Due to the prevailing low interest rates, consumers look for investment
opportunities that allow them to earn a return that can at least offset
Many of them were unfortunately badly advised to invest in risky products,
such as the credit linked notes, currently linked notes and other
structured products based on derivatives. In most cases, the bad advice
was given by the relationship managers working for the banks that they
had trusted for years.
Some of them were misled into investing in unregulated products, such as
the "guaranteed pay-back" schemes that offer a high return. Recently,
Geneva and Profitable Plots were raided by the Commercial Affairs Department
for alleged fraudulent practices in promoting these types of schemes.
The Financial Services Consumer Association have been educating the public
about the merits of investing in an index fund, such as the
STI Exchange Traded Fund that is offered in the Singapore Exchange. This is
a low cost, diversified fund that is invested mainly in blue chips, and is suitable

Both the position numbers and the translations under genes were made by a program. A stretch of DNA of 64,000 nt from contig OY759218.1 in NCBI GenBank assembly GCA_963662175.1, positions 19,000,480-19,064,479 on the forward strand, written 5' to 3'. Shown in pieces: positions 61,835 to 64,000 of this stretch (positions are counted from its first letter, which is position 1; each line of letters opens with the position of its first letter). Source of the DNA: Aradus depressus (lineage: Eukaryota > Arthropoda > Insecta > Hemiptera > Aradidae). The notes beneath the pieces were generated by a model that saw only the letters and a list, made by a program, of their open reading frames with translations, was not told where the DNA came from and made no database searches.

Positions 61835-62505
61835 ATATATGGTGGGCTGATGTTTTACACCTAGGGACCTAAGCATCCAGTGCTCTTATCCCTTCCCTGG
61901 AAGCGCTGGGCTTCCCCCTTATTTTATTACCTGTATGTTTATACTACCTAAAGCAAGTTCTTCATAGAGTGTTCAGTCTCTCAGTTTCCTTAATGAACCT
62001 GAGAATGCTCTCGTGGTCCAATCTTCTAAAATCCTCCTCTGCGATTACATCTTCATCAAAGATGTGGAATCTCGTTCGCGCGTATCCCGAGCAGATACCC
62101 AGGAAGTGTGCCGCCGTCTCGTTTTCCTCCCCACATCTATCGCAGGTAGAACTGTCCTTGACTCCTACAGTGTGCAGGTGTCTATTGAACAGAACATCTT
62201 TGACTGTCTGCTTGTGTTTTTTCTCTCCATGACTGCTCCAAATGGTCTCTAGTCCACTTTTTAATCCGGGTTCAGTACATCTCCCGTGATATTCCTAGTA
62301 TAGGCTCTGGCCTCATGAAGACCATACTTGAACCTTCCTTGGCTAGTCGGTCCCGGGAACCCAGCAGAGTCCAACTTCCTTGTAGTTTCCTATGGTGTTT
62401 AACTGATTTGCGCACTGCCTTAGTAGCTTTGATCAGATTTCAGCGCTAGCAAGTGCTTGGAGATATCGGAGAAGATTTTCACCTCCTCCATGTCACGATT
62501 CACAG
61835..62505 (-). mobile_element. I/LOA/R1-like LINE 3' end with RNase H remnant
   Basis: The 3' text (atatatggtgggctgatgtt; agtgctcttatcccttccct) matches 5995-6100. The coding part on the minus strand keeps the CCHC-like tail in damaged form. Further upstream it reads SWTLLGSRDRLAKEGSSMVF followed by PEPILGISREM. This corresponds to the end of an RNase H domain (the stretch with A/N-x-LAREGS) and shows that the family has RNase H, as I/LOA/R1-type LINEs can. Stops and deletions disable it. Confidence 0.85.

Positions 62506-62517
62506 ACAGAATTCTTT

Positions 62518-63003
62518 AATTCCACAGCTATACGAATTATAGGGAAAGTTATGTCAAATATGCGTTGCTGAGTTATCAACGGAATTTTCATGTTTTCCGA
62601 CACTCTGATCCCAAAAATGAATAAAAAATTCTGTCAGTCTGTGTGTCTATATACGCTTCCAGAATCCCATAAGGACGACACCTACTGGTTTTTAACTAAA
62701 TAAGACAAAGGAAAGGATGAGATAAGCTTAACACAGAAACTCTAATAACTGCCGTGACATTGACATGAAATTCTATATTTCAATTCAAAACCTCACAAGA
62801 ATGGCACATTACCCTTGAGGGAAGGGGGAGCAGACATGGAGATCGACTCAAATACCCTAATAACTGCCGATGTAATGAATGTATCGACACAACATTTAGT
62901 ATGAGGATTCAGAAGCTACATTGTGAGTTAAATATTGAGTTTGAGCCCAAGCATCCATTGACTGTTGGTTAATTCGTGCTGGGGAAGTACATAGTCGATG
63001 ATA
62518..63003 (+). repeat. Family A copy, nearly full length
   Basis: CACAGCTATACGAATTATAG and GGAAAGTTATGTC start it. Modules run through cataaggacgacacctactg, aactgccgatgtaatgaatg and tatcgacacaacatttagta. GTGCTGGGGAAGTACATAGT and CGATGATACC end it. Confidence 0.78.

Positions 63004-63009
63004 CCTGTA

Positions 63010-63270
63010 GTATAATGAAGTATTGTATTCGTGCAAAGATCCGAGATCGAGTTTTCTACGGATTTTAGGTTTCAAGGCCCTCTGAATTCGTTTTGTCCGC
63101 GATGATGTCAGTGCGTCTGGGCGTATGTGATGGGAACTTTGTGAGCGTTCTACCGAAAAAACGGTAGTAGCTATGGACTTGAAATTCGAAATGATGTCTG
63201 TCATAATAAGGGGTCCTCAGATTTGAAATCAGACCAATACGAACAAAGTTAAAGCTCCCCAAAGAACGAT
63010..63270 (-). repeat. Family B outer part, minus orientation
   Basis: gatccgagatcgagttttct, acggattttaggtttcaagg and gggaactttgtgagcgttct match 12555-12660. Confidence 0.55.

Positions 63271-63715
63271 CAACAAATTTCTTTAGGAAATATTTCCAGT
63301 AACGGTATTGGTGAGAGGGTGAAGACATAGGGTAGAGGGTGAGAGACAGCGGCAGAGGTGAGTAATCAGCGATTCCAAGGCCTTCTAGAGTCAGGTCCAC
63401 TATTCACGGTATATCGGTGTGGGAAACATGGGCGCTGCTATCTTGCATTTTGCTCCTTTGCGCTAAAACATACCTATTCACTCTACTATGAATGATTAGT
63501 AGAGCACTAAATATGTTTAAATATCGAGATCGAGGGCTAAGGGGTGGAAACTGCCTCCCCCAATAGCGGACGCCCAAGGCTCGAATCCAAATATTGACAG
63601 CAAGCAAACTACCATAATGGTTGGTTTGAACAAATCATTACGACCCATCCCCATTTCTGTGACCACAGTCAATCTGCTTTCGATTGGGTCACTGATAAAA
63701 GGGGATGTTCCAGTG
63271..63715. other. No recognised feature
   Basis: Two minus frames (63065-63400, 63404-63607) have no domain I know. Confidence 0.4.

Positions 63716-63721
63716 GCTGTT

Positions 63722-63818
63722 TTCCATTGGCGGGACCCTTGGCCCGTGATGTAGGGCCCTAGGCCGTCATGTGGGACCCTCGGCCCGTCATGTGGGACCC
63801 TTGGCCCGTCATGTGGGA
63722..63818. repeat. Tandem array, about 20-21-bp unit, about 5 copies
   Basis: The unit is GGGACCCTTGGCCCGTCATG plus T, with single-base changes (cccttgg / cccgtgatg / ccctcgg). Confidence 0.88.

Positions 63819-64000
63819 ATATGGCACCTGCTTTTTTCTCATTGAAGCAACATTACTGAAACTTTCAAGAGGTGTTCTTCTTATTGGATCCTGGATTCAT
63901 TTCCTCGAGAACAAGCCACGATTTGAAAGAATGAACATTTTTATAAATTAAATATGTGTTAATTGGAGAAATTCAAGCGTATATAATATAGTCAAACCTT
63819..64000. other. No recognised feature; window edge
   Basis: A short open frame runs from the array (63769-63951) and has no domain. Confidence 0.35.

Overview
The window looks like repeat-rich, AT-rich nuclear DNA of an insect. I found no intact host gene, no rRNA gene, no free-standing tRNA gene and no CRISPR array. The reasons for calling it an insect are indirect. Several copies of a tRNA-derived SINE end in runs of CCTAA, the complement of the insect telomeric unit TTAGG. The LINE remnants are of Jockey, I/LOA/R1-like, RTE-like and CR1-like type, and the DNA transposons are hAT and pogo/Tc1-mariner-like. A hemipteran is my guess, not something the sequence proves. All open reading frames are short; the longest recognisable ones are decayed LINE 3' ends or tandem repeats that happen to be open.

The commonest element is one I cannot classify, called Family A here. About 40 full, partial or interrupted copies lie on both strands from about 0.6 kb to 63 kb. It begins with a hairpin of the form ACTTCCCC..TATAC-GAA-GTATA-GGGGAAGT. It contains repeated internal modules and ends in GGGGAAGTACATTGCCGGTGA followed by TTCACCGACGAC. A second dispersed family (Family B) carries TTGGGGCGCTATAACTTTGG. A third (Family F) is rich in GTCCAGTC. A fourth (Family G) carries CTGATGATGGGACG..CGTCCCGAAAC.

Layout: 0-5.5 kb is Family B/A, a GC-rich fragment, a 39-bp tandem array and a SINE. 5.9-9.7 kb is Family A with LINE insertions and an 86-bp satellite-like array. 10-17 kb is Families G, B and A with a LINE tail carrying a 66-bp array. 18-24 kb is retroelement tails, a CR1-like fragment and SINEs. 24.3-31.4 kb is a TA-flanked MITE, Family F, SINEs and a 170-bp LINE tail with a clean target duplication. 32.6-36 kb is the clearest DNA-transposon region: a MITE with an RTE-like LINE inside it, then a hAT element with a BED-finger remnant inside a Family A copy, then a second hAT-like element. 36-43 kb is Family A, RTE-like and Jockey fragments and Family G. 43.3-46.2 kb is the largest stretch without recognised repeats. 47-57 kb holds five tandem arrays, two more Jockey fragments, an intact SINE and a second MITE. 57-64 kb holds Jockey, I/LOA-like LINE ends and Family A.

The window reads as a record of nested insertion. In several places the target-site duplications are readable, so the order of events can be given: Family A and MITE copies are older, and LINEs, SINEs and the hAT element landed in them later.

for conservative, risk adverse investors to invest for the long term.
Another suitable type of investment is in an insurance linked policy that is offered by
life insurance companies, except that most of these products in the market
take away 3% to 4% from the yield earned on the investment each year, compared to
0.3% from the index fund. The high charges in the investment linked policies
make them unsuitable for the public.
While the index fund is the best type of investment for the conservative investors,
the regulations imposed by the Monetary Authority of Singapore
make it almost impossible for the general public to invest in this asset class.
The investor is required to pass an online test that requires knowledge of warrants, options,
futures, exchange traded notes, extended settlement contracts, discount certificates and
callable bull and bear contracts.
Although I am qualified as an actuary and have over 30 years of investment experience,
I am not familiar with some of these investment products and would most certainly advice
the general public to avoid them. Why educate them in the products that should be avoided?
If investors are denied the option to invest in the index fund, some are likely to end up
speculating in penny stocks and questionable investments, including overseas stocks, that
are not suitable for long term investors.
I urge the Monetary Authority of Singapore to review their existing regulation and make it easy
for the general public to invest in the cash-based indexed funds that do not have nay leverage